Journal retracts and replaces paper because author stole credit for group’s work

An optics journal has retracted and replaced a 2016 paper after discovering that the author took sole credit for a team project.

According to the retraction notice, a University of Leeds review determined that “the research on which the paper was based the work of a team,” not just that of Raied S. Al-Lashi, who was the sole author on the 2016 paper.

In the acknowledgement section of the 2016 version, Al-Lashiwho previously worked at University of Leeds and is now a senior lecturer in engineering at Nottingham Trent University in Englandnoted having “useful discussions” with three researchers.

But after reviewing the case, the University of Leeds determined this acknowledgement was not adequate. The replacement paper, published in February, now lists those researchers Merlin Webster, Steve Gunn and Helen Czerskias coauthors and states:

These authors contributed equally to this work.

(Al-Lashi, Czerki and Gunn had co-authored a 2016 paper on a similar topic.)

Alison Taylor, the journal’s executive editor, told Retraction Watch:

Based on the report from Leeds University, our Ethics Committee considered simply correcting the article’s author list, since there were no major concerns with the content.  Dr. Al-Lashi’s coauthors were not in full agreement with some of the analysis he had included however, and so the Committee and editors agreed to republish the article with the revisions.

Taylor explained that the revisions were “minor:”

Minor changes were made to the text in the abstract, discussion, and summary to add context, and to the results section to clarify the limitations of the method. Two figures were also removed for this reason.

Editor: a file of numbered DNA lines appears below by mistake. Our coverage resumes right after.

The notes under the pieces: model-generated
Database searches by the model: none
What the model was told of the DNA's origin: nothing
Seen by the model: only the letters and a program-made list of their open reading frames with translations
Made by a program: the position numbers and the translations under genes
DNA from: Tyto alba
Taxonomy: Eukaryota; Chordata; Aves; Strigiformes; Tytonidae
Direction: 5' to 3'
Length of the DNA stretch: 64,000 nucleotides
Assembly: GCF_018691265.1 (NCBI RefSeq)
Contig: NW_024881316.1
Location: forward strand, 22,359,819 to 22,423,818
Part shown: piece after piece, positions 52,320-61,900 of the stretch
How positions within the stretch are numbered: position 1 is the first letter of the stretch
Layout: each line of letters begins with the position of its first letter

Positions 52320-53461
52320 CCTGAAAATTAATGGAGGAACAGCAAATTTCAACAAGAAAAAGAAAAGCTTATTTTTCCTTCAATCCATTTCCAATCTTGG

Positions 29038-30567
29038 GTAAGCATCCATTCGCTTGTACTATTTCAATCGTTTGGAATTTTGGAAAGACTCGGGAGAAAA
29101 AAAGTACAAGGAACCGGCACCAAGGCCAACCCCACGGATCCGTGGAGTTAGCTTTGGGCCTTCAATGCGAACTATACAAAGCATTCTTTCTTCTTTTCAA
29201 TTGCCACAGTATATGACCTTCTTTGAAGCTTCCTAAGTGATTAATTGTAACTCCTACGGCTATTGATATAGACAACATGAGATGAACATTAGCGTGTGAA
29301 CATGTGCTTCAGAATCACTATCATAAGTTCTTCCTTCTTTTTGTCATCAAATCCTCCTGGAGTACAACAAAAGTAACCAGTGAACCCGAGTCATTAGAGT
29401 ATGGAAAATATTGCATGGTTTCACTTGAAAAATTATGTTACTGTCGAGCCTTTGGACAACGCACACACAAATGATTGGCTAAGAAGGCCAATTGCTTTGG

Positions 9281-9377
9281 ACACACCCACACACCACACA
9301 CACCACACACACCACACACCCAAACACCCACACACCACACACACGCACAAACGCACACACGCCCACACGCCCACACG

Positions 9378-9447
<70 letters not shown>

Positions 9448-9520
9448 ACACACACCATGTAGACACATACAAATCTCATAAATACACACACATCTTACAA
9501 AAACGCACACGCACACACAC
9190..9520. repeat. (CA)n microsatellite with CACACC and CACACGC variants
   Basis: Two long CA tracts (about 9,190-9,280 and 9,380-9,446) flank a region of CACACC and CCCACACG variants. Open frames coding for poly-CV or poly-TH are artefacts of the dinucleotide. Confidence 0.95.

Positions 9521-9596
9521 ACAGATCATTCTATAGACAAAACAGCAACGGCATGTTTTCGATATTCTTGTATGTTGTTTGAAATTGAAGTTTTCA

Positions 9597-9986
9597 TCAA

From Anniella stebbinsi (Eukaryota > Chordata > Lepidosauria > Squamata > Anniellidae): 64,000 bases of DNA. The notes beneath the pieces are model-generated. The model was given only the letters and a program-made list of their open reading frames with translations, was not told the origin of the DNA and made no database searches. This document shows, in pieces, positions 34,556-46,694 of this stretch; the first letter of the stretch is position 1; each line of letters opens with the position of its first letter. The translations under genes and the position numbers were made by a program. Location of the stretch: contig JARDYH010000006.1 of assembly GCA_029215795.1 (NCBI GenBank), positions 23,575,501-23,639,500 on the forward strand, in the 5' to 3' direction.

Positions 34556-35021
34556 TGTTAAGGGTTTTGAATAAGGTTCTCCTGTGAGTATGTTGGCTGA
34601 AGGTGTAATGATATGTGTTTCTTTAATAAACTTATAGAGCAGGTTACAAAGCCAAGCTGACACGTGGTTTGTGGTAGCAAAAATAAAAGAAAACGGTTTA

Al-Lashi did not respond to our request for comment.

Here’s the retraction notice for “Toward omnidirectional and automated imaging system for measuring oceanic whitecap coverage:”

OSA is retracting this paper [1] because the author’s institution (University of Leeds) has conducted a review that found that the research on which the paper was based was the work of a team, rather than solely that of Dr. Al-Lashi, and that references to the contributions of others in the acknowledgment section of the paper were inadequate in reflecting that. A revised paper [2] includes coauthors from the University of Southampton and the University College London as well as changes to improve the accuracy and clarity of the text.

The original paper was published 21 July 2016 and was retracted on 6 March 2018.

The 2016 paper, published in July, has not been cited, according to Clarivate Analytics’ Web of Science.

Taylor told us that the journal first learned about the potential authorship issue in August of 2016 and received the final report from the University of Leeds in November 2017.

Taylor said that all authors agreed with the content and authorship of the replacement paper.

David Wardle, the university’s deputy secretary, said that the university’s reviewed the matter under its “Protocol for investigating and resolving allegations of academic misconduct in research.” We asked Wardle whether Al-Lashi was sanctioned or found guilty of misconduct. He told us:

Dr Al-Lashi left the University to take up another academic opportunity elsewhere. We do not normally comment upon why members of staff have left, but no inference should be drawn that it was in any way related to the review described above.

Czerski, the last author on the updated paper and a lecturer in the Department of Mechanical Engineering at University College London, explained that legal advisors from their universities told  the authors not to comment on the case “because of confidentiality concerns,” but did note:

We would like to emphasise that our only motivation throughout the discussions around this paper has been to protect the rights of all the authors who were involved in the work presented, to recognise their contributions fairly, and to ensure that the quality of this publicly-funded research is properly reflected in its publication and dissemination.

Hat tip: Rolf Degen

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